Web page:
Sustaining Easter

Since we are surrounded by so great a cloud of witnesses,
let us also lay aside every weight and the sin that clings so closely,
and let us run with perseverance the race that is set before us,
looking to Jesus the pioneer and perfecter of our faith,
who for the sake of the joy that was set before him endured the cross,
disregarding its shame,
and has taken his seat at the right hand of the throne of God.
Hebrews 12:1-2 (NRSV)

As most of you know it happened a little earlier than anticipated this year. Yes Easter was early in the calendar year, but so was my after-Easter illness. Often in the hours and days following Easter, pastors and other church leaders, choir members, and the like suffer an emotional decompression, if not an outright physical illness. With all the pressure and buildup leading to this one day, when it is finally over, we can be left wandering like the disciples between the crucifixion and the resurrection.

It happens around Easter and Christmas almost every year, so I’ve come to anticipate it. But when I started feeling ill on Saturday evening, I knew it would be a long day. I am thankful for your many prayers and words of encouragement. And I am thankful that I was able to go home after worship and rest. The break was much-needed for both my body and my mind.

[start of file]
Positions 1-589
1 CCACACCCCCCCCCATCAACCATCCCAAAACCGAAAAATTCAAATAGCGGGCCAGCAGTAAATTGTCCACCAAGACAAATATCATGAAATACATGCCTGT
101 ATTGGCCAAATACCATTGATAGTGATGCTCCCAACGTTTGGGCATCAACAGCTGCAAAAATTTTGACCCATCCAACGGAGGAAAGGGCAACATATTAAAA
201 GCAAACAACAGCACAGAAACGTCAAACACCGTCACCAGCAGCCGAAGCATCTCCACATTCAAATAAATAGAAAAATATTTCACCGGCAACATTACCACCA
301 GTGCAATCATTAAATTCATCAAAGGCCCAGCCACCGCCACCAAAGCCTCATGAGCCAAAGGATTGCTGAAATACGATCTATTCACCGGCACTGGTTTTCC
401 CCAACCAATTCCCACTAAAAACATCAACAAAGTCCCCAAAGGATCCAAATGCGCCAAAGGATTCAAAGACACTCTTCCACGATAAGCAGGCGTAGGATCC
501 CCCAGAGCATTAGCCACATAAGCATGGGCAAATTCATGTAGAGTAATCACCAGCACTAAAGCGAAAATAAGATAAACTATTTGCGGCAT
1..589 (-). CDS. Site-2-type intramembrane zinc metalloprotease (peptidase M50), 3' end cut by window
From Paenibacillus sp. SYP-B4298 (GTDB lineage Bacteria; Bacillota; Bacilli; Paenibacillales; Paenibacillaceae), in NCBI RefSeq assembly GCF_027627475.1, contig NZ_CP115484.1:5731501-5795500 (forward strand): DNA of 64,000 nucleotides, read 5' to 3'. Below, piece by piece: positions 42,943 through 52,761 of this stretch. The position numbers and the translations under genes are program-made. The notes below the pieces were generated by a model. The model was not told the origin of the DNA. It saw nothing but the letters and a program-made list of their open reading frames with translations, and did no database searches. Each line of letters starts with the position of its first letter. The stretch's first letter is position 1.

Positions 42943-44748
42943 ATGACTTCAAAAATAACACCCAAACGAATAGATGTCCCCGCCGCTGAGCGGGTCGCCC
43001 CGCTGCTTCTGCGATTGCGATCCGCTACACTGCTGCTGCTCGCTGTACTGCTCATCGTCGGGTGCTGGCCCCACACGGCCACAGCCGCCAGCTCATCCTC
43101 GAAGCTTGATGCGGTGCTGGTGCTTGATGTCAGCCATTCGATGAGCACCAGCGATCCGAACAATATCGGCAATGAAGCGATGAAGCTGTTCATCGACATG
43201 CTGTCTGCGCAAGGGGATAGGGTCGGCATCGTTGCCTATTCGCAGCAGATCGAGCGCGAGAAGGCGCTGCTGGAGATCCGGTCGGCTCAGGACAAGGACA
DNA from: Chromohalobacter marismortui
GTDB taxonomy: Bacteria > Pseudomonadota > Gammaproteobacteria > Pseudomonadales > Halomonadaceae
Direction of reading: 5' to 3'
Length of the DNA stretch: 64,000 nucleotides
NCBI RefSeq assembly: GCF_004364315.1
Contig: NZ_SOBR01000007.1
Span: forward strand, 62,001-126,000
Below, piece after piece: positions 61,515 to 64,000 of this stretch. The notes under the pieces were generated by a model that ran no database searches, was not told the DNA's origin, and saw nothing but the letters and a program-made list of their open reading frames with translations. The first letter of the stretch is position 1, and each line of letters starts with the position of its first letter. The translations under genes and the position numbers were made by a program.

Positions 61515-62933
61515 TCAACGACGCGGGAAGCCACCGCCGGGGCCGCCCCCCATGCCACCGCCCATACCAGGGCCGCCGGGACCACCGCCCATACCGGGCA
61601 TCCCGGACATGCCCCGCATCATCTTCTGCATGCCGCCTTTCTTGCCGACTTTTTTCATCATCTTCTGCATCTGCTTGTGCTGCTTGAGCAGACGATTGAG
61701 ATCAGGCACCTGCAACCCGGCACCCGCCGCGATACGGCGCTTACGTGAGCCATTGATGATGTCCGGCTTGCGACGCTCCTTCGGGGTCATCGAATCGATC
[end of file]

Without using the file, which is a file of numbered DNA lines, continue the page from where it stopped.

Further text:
Unfortunately I needed another day to recover, so I took Monday as a day of rest as well. Then, on Tuesday it was back to the business of getting things accomplished that need to be accomplished. I guess it was a day and a half Sabbath on the heels of Easter’s celebration.

I don’t know if it was that time to renew my energy, or God’s voice prompting me, but I’ve been thinking a lot about something I said a few years ago, and thought again this year as I looked out across the sanctuary, “I wish every week could be like Easter.”

Really? Do I really want that? Do we really want that as a community of faith?

Sure, the fullness of church on Easter morning is inspiring. Certainly, the music and prayers and story are powerful and moving. Definitely the call to renewal and restoration is something we would do well to hear each week, hourly, and daily.

But, can we put in the work and energy that it takes to make Easter “happen,” each week? Are we willing to devote that much of ourselves to church, to worship, even to God?

I don’t think we can sustain that level of energy 52 weeks a year. To me that would seem a perfect recipe for the dreaded “burn-out.”

So, then what? Easter was WONDERFUL!  What happens next week?  How do we maintain the joy of Easter over the long-haul? The life of faith is not a sprint to the finish, but rather a race that rewards those who run mile, after mile, after mile…

I, for one, am thankful to be running the race with you. Both “you” in the individual sense of the word, and “you” in the collective sense. I am truly glad that each one of you, and all of you, are part of my life. You make my days so rich and full of blessings, and you support me with your prayers when I am struggling physically, mentally, or emotionally. Thank you, for helping make the renewal of Easter a reality in my life this week, and every week.

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